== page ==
Asian Immigrants Still Climbing in America

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Posted on: April 2, 2014


Publication in the U.S. this year of a book, The Triple Package, has opened a door for recognition of an obvious but impolite truth: Asian immigrants to America constitute one of the most amazing economic and social success stories of modern times.

It’s impolite to recognize this general fact because of sensitivity that this indicts other groups that have not kept pace. Indeed, many Asian-Americans themselves bridle at being a “model minority” and may point out that any number in their ranks do lag. (Indeed it’s wrong to idealize decades of struggle for early arrivals, as noted in works like Iris Chang’s The Chinese in America.) The Triple Package’s husband-and-wife authors from Yale Law School, Jed Rubenfeld and Amy Chua, were careful to single out other groups besides Asians, although Chua, who earlier published Battle Hymn of the Tiger Mother about Chinese parenting, can’t escape the obvious results.

What’s apparent, and what Americans as well as Asians should be celebrating, is that millions of people could uproot themselves from thousands of miles away, come to a place while often without money or language skills, and within one or two generations gain a firm foothold in the upper middle class. In terms of their numbers relative to the size of the U.S. at the time, this phenomenon compares only with that of the eastern European Jews who arrived roughly a century before.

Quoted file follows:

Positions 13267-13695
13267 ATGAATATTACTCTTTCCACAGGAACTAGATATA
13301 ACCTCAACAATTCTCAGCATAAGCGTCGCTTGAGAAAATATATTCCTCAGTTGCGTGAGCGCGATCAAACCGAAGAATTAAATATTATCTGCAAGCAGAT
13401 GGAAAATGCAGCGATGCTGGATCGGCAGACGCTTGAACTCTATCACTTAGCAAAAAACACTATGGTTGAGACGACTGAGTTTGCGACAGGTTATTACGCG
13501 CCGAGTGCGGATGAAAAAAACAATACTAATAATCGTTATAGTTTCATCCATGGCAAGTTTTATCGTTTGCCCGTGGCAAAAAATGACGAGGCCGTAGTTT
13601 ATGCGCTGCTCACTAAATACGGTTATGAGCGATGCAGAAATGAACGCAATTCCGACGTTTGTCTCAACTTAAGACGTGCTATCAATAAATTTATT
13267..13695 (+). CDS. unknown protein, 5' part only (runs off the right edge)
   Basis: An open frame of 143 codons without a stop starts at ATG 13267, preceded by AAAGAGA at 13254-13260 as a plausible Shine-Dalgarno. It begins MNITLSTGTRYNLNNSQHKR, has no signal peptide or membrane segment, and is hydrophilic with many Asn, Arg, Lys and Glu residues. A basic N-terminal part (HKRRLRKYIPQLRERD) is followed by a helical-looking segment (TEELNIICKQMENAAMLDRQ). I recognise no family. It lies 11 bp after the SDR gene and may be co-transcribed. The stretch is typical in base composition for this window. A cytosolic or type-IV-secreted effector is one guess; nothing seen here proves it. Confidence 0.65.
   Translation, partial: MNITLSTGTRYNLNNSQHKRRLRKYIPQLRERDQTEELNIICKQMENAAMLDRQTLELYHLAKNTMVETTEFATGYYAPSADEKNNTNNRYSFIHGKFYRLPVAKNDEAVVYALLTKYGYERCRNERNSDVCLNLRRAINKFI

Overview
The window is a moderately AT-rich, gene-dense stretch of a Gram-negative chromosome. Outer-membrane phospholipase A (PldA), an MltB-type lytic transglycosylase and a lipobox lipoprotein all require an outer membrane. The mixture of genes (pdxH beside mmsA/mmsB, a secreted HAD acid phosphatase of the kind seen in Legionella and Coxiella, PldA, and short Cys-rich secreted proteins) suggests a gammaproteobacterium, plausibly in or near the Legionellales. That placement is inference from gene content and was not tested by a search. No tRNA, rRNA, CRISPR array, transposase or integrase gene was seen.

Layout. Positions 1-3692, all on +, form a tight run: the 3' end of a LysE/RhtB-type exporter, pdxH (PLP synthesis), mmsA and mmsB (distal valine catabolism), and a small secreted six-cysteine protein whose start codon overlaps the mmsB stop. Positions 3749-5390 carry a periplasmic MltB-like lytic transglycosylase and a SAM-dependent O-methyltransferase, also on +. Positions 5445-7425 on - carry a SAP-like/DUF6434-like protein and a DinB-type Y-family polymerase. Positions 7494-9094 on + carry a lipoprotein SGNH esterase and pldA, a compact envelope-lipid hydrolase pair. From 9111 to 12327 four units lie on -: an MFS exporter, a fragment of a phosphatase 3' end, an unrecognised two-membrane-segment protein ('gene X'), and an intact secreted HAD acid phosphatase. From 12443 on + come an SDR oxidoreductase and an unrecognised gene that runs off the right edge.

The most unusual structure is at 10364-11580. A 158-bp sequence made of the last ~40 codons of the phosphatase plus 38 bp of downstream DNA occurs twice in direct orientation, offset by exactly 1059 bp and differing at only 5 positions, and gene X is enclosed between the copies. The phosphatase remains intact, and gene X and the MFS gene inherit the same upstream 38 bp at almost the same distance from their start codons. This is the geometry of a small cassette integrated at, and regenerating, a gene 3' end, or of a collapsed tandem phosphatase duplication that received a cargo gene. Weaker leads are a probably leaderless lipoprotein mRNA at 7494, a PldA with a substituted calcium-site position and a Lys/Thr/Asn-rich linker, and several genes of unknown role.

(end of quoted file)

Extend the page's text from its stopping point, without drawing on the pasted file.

For the earlier period, economic history from Thomas Sowell provides a good picture. In the current instance, U.S. Census surveys bear out that among 4.7 million “Asian” households there is a steady upward movement in income category through the 2012 data. And this is not just a maturation factor–the younger cohorts are showing faster ascents year by year. That’s consistent with attainment of higher scholastic and social status. Business formations and earnings from them also speak to this.

These data aren’t as complete as you’d like and East Asian and South Asian immigrants often get lumped together. But their experiences appear similar.

 Some, including the Triple Package authors, suspect that outperformance is not carrying into the third generation of Asian immigrants. Data are even sketchier about that. It’s true that many of the source nations for this influx have grown richer, which theoretically would reduce the flow of hungry talent. But if business opportunities back in Asia have improved, that may only further enhance the prospects for immigrants who can bridge two worlds.

In a world of so many woes, desperate migrations among them, this is one enormously joyous outcome.